World Water Day: Failure to value water is leading to widespread waste according to UN

With today marking World Water Day, there is now a much greater need to provide better solutions that manage our global water resources, systems, and supplies to ensure that everybody gets the water they need to survive.

With water being widely available in vast quantities, it has been all too common to abuse its usage, causing inequalities in the accessibility, availability, and quality of these services. This has resulted in much of it going to waste with farmers using too much on their crops and land, while the wealthier population are heavily subsidising it in their homes. At the same time, the world’s poor are struggling to gain access to water for essential use.

These concerns have been further amplified by the pandemic, which exposed flaws in the current system with as many as 3 billion people globally lacking access to basic handwashing facilities. These concerns are highlighted further by the likes of climate change, and growing populations, which are adding more strain on the water supply.

Through the World Water Development Report 2021, which revealed that governments need to place a clear value on the water to mitigate the impact of water wastage and to ensure the resources are shared more equally where they are needed the most, the UN has led a call to action to address the crisis now or risk even greater issues in the future.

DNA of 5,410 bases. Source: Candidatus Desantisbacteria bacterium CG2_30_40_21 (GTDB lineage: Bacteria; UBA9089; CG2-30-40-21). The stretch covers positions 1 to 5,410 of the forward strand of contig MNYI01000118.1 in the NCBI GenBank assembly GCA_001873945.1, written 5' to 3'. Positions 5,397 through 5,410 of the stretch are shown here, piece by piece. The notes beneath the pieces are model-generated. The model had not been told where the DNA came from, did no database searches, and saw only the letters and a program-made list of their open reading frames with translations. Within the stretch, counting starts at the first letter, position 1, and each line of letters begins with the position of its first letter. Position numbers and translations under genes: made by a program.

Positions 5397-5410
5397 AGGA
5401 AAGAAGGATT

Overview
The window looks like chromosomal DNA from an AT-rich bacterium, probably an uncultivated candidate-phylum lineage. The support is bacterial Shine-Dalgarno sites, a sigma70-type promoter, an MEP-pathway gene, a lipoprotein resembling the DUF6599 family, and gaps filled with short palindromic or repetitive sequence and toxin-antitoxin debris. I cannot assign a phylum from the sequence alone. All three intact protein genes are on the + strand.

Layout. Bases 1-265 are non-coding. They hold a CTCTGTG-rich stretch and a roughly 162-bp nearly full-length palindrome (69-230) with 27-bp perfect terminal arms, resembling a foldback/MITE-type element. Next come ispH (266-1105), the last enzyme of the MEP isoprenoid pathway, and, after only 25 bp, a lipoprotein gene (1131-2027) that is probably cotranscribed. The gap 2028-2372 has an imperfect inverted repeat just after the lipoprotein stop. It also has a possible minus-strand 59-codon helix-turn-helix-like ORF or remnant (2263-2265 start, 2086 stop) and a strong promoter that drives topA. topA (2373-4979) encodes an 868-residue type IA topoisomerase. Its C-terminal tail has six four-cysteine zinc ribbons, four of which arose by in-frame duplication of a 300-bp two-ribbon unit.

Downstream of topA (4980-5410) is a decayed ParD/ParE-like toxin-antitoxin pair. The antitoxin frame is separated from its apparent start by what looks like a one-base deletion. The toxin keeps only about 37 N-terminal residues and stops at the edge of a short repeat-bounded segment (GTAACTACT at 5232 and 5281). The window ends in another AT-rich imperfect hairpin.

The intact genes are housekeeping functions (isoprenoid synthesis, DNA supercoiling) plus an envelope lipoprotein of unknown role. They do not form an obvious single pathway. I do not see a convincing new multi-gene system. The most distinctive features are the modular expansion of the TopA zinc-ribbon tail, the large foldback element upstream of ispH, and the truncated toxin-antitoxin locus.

Organisations such as Water Aid have also echoed the need for a more sustainable approach. The charity has called on the UK government to dedicate more of its climate finance budget for poor countries (a total of £11.6bn over five years) to giving people access to water. A recent report conducted by Water Aid found that people were losing access to water because of climate breakdown, as longer droughts dry up springs, seawater infiltrates groundwater supplies, and landslides damage water pumps.

Ensuring that water is properly valued will allow it to be more sustainable as countries ensure that water is being put to good use more effectively without resulting in it being limited to those who need it most. With many factors making it an urgent need to address, it can become better managed and will require greater collaborative efforts from governments to raise awareness and introduce measures that can mitigate the impact of a potential crisis.

Introduced by the UN in 1993, World Water Day is an international observance aimed at celebrating water and raising awareness of the 2.2 billion people living without access to safe water. This forms a crucial part of the UN’s 17 Sustainable Development Goals, by ensuring accelerated progress towards making clean water and sanitation (SDG 6) achievable for all by 2030.